Press-Republican

Opinion

January 16, 2014

Editorial: When, when not, to call 911

Everyone knows you aren’t supposed to call 911 when you don’t have a real emergency. But people might not be calling when they should.

First, let’s address the issue of calls that shouldn’t be made. Most of the time, it is inadvertent, Clinton County Emergency Services Director Eric Day tells us.

People will dial 911 by mistake, something that has increased due to cellphones. Anyone who owns one knows you can unintentionally dial numbers — sometimes by sitting on a phone tucked in your back pocket, hence the unflattering but pervasive term “butt dial.”

If people realize they have dialed 911, it is important that they stay on the line and tell dispatchers it was a mistake. You won’t get in trouble. Unfortunately, some people just hang up.

Day says they get about seven to 10 hangups a day. When that happens, dispatchers still have an obligation to make sure that it wasn’t, say, a case of someone trying to summon an ambulance and then falling to a heart attack or a person being attacked by a spouse right after dialing 911.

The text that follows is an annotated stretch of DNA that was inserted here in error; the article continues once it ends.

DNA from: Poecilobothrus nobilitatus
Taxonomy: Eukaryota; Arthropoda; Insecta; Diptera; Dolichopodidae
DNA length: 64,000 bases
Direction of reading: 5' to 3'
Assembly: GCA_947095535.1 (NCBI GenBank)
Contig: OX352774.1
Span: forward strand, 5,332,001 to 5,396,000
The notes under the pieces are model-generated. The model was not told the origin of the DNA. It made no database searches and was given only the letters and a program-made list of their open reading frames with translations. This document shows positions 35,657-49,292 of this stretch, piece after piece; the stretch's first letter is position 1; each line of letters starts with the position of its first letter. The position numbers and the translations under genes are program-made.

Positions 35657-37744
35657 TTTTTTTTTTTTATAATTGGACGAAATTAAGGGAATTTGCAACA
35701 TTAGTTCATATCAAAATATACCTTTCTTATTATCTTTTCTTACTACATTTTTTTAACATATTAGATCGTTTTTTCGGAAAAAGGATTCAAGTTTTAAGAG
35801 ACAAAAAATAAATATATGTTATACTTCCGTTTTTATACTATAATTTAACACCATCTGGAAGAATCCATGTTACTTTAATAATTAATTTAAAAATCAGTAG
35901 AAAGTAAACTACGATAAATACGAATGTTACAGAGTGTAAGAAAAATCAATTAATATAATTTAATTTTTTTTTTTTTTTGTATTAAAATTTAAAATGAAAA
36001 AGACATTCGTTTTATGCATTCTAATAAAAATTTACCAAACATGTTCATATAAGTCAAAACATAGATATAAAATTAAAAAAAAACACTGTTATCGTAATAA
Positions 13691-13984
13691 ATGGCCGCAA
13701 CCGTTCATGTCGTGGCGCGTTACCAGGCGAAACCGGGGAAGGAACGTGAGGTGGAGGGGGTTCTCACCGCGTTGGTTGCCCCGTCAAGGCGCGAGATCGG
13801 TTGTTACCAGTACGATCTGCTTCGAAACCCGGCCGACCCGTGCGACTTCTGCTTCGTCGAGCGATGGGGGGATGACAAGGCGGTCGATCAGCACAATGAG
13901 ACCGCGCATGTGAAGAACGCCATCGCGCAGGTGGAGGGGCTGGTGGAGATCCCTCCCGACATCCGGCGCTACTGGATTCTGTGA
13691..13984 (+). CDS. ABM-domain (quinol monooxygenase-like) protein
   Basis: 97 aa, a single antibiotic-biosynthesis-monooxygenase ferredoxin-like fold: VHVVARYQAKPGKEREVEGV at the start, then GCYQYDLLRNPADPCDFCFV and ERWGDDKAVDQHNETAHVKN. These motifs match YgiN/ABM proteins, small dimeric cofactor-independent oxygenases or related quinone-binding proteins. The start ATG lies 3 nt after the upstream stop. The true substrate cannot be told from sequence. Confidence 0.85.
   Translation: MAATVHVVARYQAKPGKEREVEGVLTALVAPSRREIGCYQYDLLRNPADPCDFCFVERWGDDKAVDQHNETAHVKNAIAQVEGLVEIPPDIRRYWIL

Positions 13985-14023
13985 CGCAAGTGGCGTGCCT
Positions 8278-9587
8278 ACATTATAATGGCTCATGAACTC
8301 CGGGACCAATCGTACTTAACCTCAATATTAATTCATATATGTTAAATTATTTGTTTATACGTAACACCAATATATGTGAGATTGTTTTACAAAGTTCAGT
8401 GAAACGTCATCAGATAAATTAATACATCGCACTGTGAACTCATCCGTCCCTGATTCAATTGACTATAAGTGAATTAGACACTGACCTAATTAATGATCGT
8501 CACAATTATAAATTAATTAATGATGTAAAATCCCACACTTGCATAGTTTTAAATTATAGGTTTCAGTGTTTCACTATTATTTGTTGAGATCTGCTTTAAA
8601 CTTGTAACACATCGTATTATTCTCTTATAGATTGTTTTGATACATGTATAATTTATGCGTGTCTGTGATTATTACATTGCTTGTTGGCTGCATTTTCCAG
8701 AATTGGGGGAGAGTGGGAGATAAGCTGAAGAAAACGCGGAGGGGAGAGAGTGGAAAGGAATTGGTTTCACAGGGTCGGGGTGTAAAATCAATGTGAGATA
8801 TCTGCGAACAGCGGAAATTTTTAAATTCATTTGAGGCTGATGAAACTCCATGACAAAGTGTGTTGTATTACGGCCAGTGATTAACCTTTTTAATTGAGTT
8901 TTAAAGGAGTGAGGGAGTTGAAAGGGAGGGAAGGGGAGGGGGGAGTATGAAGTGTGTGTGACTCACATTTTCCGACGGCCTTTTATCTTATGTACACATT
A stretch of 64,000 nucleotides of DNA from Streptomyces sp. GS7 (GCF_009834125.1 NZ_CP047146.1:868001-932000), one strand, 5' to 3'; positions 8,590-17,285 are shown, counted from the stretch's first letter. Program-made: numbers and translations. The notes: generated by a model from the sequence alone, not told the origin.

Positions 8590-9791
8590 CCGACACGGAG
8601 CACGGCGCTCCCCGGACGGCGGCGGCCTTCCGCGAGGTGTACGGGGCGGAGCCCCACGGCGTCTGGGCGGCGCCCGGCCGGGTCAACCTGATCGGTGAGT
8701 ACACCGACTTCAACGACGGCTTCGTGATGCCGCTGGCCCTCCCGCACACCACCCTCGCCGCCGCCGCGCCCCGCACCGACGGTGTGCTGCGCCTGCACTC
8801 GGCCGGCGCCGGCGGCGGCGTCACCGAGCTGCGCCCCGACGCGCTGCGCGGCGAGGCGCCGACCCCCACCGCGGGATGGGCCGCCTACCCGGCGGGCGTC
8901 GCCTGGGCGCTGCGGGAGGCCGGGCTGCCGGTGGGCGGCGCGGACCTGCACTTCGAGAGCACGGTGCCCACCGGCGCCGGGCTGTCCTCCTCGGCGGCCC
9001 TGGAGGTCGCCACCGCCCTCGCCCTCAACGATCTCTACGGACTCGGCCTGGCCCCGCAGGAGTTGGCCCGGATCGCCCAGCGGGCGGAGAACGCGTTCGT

That means dialing the number back to verify that the caller is safe. If the person doesn’t answer after a number of tries, dispatchers have to send the police to check on the caller. Sometimes, they have to track down the owner through the phone company.

A lesser problem is people who call 911 intentionally but don’t have an emergency. Day says they have had calls from people asking for rides, wondering what time it is, wanting computer help and inquiring whether the ferry is running or the mall is open.

Sometimes the callers are inebriated, Day said. One drunk man called 911 to ask for a ride from a bar to his home nearby because his feet hurt.

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